Shengrui Yao, Ian A. Merwin, and Michael G. Brown
Rhizotron observations enabled us to compare the performance of three apple (Malu ×domestica) rootstock clones following different pre-plant soil treatments in an apple replant study at Ithaca, NY. Trees were planted in Nov. 2001, with one minirhizotron tube per tree in three replicate plots of three rootstocks (M7, CG30, and CG6210), three pre-plant soil treatments (fumigation, compost amendment, and untreated controls), and two planting positions (within the old tree rows, or in the old grass lanes). Monthly root observations were conducted during the 2003 and 2004 growing seasons. There were substantially fewer new roots observed in the first bearing year (2004) than the previous nonbearing year (2003), for all three rootstocks. A root-growth peak in early July accounted for more than 50% of all new roots in 2003, but there was no midsummer root growth peak in 2004. Neither pre-plant soil treatments nor old row or grass-lane planting positions had much influence on root growth. The median lifespan for roots of CG6210 was twice as long as that of CG30 and M7 in 2004. Also, CG6210 had more roots below 30-cm depth, while M7 had more roots from 11–20 cm. Trees grafted on CG6210 were bigger and yielded more fruit in the third year after planting, compared with trees on CG30 and M7 rootstocks. Crop load severely inhibited new root development and changed root-growth dynamics during the first cropping year, with a surge in root growth after fruit harvest in Oct. 2004. Rootstock genotype was the dominant influence on root lifespan and distribution, compared with pre-plant soil fumigation, compost amendments, or replanting positions within the previous orchard rows or grass lanes.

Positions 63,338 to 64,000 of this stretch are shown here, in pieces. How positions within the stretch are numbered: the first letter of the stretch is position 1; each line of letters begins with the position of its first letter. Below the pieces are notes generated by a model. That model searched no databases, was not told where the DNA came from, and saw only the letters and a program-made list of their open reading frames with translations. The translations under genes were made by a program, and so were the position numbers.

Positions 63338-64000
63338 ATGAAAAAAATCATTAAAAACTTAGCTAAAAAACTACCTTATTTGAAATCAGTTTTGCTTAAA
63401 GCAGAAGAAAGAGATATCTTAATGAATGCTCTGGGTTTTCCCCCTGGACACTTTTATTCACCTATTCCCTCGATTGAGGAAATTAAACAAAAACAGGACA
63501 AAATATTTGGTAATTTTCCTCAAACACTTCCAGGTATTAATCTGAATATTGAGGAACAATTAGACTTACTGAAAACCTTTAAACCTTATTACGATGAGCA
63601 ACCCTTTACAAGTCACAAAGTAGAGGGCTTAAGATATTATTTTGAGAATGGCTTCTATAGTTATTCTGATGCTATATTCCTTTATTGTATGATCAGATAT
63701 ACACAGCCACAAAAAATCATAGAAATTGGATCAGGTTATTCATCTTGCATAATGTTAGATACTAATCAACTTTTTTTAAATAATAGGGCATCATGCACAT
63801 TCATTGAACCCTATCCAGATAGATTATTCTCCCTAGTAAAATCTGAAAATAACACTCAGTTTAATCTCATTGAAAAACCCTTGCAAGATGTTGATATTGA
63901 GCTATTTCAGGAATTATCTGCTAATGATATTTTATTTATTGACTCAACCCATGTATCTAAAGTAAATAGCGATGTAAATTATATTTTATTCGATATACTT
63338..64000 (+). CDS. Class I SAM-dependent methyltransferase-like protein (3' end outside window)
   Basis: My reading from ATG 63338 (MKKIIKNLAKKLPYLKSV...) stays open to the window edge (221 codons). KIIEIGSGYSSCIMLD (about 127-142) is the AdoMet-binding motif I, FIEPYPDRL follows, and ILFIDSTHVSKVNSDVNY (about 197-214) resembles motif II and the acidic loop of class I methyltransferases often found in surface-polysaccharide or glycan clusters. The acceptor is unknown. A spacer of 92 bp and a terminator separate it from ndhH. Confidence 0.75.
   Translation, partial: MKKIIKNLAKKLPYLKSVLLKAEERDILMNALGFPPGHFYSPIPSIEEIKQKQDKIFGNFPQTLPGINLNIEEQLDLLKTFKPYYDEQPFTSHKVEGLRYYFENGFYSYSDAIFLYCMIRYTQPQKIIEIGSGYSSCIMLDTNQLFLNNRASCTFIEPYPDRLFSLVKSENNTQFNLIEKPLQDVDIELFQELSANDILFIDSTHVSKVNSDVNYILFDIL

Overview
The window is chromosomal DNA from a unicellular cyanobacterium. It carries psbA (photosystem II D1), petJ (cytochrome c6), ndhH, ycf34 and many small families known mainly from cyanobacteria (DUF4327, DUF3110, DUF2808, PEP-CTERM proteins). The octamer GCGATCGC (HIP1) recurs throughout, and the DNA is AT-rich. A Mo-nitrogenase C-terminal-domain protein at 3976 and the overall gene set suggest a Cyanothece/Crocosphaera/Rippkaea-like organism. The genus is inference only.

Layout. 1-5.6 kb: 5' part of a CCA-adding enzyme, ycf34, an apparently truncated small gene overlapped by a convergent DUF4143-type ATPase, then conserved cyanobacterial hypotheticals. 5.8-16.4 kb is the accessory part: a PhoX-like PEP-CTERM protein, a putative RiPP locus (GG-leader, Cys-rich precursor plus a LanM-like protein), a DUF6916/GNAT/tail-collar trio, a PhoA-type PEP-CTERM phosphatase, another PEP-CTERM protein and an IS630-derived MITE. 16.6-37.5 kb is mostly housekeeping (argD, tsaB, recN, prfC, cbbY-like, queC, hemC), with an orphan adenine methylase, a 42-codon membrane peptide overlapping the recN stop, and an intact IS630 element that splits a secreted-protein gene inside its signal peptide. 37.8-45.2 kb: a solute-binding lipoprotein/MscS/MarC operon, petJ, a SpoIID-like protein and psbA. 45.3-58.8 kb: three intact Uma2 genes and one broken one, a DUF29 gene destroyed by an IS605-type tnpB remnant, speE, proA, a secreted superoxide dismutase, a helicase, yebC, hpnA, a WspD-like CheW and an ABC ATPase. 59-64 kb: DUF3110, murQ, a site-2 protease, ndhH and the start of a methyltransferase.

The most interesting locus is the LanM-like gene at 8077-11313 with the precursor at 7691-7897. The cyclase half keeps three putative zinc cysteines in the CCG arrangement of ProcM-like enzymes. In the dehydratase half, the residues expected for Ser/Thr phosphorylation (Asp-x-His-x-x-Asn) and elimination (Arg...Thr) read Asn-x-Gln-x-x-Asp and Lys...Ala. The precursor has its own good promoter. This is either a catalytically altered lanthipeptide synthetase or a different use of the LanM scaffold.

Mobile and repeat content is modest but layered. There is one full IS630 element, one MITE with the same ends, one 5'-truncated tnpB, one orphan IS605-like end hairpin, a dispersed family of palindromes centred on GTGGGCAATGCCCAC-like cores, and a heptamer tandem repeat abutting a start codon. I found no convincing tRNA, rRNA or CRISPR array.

H. Khatamian and R. J. Hilton
The relationship between shoot growth and area of trunk cross-section was curvilinear for apple, peach, pear, plum, and hybrid Carolina poplar trees grown in rhizotron compartments in Fox sandy loam under natural conditions. The coefficient of determination (R2) values ranged from 0.86 to 0.99, indicating trunk diameter, transformed to area of cross-section, may be substituted for shoot growth in estimating tree vigor.
J. Roger Harris, Jody Fanelli, and Paul Thrift
Description of early post-transplant root growth will help formulate best transplanting strategies for landscape trees. In this experiment, the dynamics of early root system regeneration of sugar maple (Acer saccharum Marsh. `Green Mountain') and northern red oak (Quercus rubra L.) were determined. Field-grown 4-year-old trees were transplanted bare-root into outdoor root observation containers (rhizotrons) in Oct. 1997, Nov. 1997, or Mar. 1998. All trees were grown in the rhizotrons until Oct. 1998 and then transplanted, with minimally disturbed rootballs, to field soil and grown for an additional two years. October-transplanted trees of both species began root regeneration earlier and regenerated more roots, as judged by accumulated root length on rhizotron windows, than Nov.- or March-transplanted trees. Median date for beginning root extension for sugar maples was 48, 22, and 0 days before budbreak for October-, November-, and Marchtransplanted trees, respectively. Median date for beginning root extension for northern red oak was 4, 21, and 14 days after budbreak for October-, November-, and Marchtransplanted trees, respectively. Height and trunk diameter growth were similar for all treatments within each species for 3 years after application of treatments. Early fall transplanting will result in earlier first season post-transplant root growth for sugar maple and northern red oak. Earlier post-transplant root growth will likely increase resistance to stress imposed by harsh landscape environments.